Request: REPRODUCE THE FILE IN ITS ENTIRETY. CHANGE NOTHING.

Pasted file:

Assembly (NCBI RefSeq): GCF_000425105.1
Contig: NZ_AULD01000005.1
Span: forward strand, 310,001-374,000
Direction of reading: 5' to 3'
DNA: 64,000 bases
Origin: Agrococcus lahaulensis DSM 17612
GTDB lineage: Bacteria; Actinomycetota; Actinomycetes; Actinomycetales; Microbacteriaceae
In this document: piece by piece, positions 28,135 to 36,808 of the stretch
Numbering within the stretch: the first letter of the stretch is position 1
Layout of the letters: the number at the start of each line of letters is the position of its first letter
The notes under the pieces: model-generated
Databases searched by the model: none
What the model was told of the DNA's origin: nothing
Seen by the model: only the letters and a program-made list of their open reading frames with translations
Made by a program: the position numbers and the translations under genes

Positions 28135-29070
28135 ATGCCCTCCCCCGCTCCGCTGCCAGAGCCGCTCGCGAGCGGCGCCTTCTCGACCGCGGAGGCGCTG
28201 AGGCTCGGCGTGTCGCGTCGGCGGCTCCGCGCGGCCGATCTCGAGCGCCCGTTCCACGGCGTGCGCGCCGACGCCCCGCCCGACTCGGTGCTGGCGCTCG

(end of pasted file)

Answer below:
Assembly (NCBI RefSeq): GCF_000425105.1
Contig: NZ_AULD01000005.1
Span: forward strand, 310,001-374,000
Direction of reading: 5' to 3'
DNA: 64,000 bases
Origin: Agrococcus lahaulensis DSM 17612
GTDB lineage: Bacteria; Actinomycetota; Actinomycetes; Actinomycetales; Microbacteriaceae
In this document: piece by piece, positions 28,135 to 36,808 of the stretch
Numbering within the stretch: the first letter of the stretch is position 1
Layout of the letters: the number at the start of each line of letters is the position of its first letter
The notes under the pieces: model-generated
Databases searched by the model: none
What the model was told of the DNA's origin: nothing
Seen by the model: only the letters and a program-made list of their open reading frames with translations
Made by a program: the position numbers and the translations under genes

Positions 28135-29070
28135 ATGCCCTCCCCCGCTCCGCTGCCAGAGCCGCTCGCGAGCGGCGCCTTCTCGACCGCGGAGGCGCTG
28201 AGGCTCGGCGTGTCGCGTCGGCGGCTCCGCGCGGCCGATCTCGAGCGCCCGTTCCACGGCGTGCGCGCCGACGCCCCGCCCGACTCGGTGCTGGCGCTCG